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Re: Multiple loads on a pad foundation question
- To: <seaint(--nospam--at)seaint.org>
- Subject: Re: Multiple loads on a pad foundation question
- From: "Raymond Shreenan" <rshreenan(--nospam--at)adelphia.net>
- Date: Thu, 18 Jan 2007 19:59:27 -0800
Find the resutant location of both loads for all
conditions of live load and dead load and design the footing or pad for the soil
bearing that creates the worst punching shears and moments on the footing.
Another approach if you have the space is to determine the footing size
on the maximum total load for both columns and locate the center of the
footing at the resultant location of the maximum column loads and then check
soil bearing for DL one column and DL + LL the other column.
i hope this helps.
----- Original Message -----
Sent: Thursday, January 18, 2007 2:31
Subject: Multiple loads on a pad
I am designing a pad foundation
for a prefabricated steel building. The steel building is used in the middle
of a wood building that is a private school for a local church. I have the
deflection calculations for the steel building (story drift) and am using
proprietary Hardy Frames to control the drift around the core of the wood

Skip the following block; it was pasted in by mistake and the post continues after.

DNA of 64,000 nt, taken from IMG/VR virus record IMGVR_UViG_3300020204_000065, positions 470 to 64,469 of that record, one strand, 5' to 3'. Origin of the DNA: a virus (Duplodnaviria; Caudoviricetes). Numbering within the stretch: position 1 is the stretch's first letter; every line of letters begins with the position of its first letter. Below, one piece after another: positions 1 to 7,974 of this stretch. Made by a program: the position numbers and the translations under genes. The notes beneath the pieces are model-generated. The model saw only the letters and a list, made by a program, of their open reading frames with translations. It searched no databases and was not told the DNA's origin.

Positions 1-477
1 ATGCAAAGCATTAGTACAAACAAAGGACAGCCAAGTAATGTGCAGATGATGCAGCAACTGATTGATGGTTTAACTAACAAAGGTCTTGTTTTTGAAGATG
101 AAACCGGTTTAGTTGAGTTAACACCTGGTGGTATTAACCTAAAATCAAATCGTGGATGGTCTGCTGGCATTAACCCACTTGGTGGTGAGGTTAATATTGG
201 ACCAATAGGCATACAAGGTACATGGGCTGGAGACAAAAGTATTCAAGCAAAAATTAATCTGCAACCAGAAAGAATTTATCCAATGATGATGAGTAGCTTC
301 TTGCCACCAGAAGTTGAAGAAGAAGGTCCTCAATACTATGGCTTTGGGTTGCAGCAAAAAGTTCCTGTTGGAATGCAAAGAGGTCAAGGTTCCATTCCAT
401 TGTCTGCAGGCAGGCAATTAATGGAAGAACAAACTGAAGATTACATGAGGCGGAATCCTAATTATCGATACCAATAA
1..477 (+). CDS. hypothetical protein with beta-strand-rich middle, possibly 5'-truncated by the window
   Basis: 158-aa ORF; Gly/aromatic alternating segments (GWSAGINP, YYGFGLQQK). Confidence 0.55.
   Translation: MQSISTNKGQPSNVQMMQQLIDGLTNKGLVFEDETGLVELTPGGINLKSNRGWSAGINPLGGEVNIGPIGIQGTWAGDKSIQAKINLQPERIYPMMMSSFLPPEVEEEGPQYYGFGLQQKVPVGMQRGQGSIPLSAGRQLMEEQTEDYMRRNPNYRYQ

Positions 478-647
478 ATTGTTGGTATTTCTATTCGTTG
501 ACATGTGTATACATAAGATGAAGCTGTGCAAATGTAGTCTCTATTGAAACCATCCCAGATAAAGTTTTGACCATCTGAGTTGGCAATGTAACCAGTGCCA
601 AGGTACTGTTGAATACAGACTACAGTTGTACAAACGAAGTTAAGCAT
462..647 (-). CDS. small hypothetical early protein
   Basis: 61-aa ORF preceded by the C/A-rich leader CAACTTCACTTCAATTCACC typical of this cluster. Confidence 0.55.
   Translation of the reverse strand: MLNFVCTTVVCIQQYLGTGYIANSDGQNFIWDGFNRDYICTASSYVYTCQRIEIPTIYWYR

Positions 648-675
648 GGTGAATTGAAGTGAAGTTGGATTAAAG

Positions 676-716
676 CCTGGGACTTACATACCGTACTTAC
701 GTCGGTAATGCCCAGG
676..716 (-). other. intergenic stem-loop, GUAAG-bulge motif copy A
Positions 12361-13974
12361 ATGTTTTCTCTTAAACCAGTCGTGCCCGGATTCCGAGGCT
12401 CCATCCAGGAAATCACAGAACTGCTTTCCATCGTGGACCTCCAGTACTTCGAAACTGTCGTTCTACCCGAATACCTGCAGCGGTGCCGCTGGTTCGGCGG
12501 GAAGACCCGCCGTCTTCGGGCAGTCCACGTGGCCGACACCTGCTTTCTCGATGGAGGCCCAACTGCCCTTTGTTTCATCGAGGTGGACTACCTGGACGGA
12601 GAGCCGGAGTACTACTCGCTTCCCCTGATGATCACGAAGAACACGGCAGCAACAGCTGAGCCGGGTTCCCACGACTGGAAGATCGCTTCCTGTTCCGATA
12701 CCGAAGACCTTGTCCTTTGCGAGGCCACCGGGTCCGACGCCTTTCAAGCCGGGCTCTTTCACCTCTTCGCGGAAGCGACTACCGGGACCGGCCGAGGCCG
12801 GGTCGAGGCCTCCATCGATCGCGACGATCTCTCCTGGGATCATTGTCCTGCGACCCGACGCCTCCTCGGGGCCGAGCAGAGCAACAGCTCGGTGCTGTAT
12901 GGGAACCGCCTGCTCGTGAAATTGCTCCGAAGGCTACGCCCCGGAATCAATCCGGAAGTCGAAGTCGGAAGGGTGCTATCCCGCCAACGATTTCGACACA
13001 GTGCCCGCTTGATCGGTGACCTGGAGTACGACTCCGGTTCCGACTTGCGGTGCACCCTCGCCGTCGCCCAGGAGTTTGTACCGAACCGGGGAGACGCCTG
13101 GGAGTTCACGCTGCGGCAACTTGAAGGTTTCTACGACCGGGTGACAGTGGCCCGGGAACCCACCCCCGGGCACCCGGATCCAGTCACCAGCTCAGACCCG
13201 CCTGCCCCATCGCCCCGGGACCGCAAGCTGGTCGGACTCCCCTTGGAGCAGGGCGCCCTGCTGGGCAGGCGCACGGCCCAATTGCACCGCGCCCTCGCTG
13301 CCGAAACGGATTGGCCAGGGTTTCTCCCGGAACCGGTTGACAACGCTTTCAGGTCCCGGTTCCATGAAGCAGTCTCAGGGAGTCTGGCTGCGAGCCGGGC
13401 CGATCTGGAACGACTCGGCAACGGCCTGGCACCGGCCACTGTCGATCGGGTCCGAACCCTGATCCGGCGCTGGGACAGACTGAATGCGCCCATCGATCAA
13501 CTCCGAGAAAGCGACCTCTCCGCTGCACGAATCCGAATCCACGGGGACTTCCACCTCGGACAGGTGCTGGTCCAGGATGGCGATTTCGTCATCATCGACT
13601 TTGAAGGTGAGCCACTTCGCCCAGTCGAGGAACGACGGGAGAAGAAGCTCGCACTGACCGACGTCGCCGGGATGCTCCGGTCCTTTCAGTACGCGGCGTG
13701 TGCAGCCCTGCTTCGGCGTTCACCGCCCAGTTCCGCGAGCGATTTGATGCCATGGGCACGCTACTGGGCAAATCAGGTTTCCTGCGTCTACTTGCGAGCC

building. Using the building separation analysis of UBC 1633.2.11 (similar in
CBC) I come up with an allowable building separation of
This creates one problem for me.
The wood structure is designed as a typical slab on grade. All four walls
surrounding the center of the building are bearing (except for the steel
building in the middle). I will integrate the turn-down edge of the slab (or
interior grade beam for bearing walls). There are a number of pads that will
have a reaction from heavy timber loads that need to rest on the same pad
footing as the columns for the steel building rests. If the foundations are
placed in a monolithic pour I have to design the pad food for both a
concentric load from the steel building and another eccentric load from the
wood building. So the question is how to address the analysis? I?m using one
of the typical foundation design programs that allow only one load whether it
is eccentric or concentric.
So my question is if it is
feasible to locate the eccentricity of the resultant of both loads by
proportional interpolation? There is no uplift on the structure since the
steel building is fully enclosed in the wood structure and a flexible membrane
or flashing is used to seal the gap between the two structures. This allows
movement without worry about pounding between the two structures. The design
is based on worst case allowable deflections rather than actual deflections
which is calculated by the steel building manufacturer and controlled by the
stiffness of the Hardy Frames. The question is really limited to identifying
the bearing point or its eccentricity on the pad footings due to two column
loads applied within about 12-inches of each other center to center.
P.S. I am not the Engineer in
Responsible Charge on this project. The project was designed by another
engineer who I am consulting for. He will wet seal the design and I will seal
(along with him) the separation calculations as well as the pad foundation